1 CHECKLIST FOR THE CLOUD ADOPTION IN THE PUBLIC SECTOR
3 CHECKLIST FOR THE CLOUD ADOPTION IN THE PUBLIC SECTOR
4 1. Introduction Although the use of cloud services can offer significant benefits for public sector organizations, a lot of European stakeholders seem to be reluctant when it comes to migrating to the cloud. How secure will be my data and applications? Will I have constant access to them? What if I change my mind regarding the storage solution? What will it cost? What is a Service Level Agreement, and do I really need it? Where can I get support? These are some of the typical questions public sector stakeholders are putting on the table. With this brochure we would like to make you familiar with the wonderful world of clouds. In the following you will find not only the questions, but hopefully, also answers that will help you make up your mind!
5 2. Infographic
6 CLOUD MODELS CLOUDS DEPLOYMENT MODELS PRIVATE CLOUDS COMMUNITY CLOUDS Typically owned by the enterprise using the infrastructure, or leased from a provider of infrastructure. Managed in house. Share infrastructure between several organizations from a specific community with common concerns (security, compliance, jurisdiction, etc.) Example: ebay PUBLIC CLOUDS HYBRID CLOUDS Combined deployment of private and public Clouds. Outsourcing resources to public cloud to achieve a maximum of cost reduction.maintaining control over certain areas, such as sensitive data, through local private Clouds. Provided by enterprises giving Cloud functionality to others. Offer the capability to exploit the Cloud features for user own purposes or allow other enterprises to outsource their services. Examples: Amazon, Google Apps, Windows Azure.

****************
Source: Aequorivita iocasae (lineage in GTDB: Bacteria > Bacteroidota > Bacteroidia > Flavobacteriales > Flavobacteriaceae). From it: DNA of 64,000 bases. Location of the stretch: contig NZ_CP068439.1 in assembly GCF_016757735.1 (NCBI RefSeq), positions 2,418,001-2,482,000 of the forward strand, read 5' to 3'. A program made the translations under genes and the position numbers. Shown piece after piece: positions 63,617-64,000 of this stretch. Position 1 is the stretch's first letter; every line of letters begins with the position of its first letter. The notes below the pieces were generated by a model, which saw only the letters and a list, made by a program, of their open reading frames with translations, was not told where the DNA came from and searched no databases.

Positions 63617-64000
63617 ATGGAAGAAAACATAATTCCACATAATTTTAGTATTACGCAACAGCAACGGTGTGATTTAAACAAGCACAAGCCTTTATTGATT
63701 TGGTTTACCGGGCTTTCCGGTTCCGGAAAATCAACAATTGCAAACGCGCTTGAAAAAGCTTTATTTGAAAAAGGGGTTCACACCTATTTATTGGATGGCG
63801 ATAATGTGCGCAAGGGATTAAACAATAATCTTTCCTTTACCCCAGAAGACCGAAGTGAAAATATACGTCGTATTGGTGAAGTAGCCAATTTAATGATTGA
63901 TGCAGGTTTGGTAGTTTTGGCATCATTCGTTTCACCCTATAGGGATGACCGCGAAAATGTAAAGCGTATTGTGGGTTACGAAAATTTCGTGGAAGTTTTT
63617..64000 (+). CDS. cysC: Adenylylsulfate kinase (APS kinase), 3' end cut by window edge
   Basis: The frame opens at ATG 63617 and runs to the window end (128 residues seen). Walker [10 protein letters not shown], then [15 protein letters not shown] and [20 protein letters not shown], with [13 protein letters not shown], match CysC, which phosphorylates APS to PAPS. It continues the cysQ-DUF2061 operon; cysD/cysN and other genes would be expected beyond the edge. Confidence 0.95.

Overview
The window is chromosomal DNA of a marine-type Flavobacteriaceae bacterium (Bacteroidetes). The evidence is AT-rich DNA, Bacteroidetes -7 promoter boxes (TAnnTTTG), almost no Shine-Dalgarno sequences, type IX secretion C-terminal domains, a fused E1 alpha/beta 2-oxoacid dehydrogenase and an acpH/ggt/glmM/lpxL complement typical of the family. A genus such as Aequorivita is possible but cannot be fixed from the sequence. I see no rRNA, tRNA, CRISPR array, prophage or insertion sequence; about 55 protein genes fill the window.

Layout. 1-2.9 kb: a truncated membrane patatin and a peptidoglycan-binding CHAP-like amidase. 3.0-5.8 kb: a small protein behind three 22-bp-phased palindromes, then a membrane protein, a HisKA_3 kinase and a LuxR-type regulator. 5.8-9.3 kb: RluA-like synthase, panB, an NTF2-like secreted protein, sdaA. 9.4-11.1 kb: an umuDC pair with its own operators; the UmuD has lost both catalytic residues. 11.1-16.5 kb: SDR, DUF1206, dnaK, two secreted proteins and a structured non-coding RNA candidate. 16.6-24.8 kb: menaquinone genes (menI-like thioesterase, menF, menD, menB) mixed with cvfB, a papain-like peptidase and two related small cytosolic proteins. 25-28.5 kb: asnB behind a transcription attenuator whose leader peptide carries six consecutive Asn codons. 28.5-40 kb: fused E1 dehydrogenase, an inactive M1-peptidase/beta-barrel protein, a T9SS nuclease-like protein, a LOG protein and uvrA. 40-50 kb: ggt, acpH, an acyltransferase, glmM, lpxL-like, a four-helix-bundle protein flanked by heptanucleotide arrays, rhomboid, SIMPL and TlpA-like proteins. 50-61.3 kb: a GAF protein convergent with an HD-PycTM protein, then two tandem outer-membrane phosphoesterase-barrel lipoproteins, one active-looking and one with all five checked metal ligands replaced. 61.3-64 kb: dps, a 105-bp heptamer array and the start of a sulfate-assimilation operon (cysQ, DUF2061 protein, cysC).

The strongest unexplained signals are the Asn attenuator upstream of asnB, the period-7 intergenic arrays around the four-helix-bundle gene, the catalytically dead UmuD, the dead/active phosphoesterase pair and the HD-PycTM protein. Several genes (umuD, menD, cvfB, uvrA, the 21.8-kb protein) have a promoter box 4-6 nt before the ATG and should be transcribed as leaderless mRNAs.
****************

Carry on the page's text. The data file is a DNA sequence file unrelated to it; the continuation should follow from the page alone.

7 SERVICE MODELS INFRASTRUCTURE AS A SERVICE (IaaS) Provides virtual storage and/or computing resources to the user. Examples: Amazon S3, SQL Azure, Amazon EC2, Zimory, Elastichosts. PLATFORM AS A SERVICE (PaaS) Provide platform typically including operating system, programming language execution environment, database, and web server on which applications and services can be hosted and developed. Examples: Google App Engine, and Windows Azure (Platform). SOFTWARE AS A SERVICE (SaaS) Users are provided access to application software and databases. Cloud providers manage the infrastructure and platforms that run the applications. SaaS is sometimes referred to as "on-demand software" and is usually priced on a pay-per-use basis. Examples: Google Docs, Salesforce CRM, SAP Business by Design, etc. LICENSING MODELS PROPRIETARY Software licensed under exclusive legal right of the copyright holder with the intent that the licensee is given the right to use the software only under certain conditions, and restricted from other uses, such as modification, sharing, studying, redistribution, or reverse engineering. Usually the source code is not available. OPEN SOURCE SOFTWARE Software with its source code made available with a license in which the copyright holder provides the rights to study, change and distribute the software to anyone and for any purpose. It is very often developed in a public, collaborative manner.
8 3. The Checklist 3.1 / Migrate or not migrate? That is the question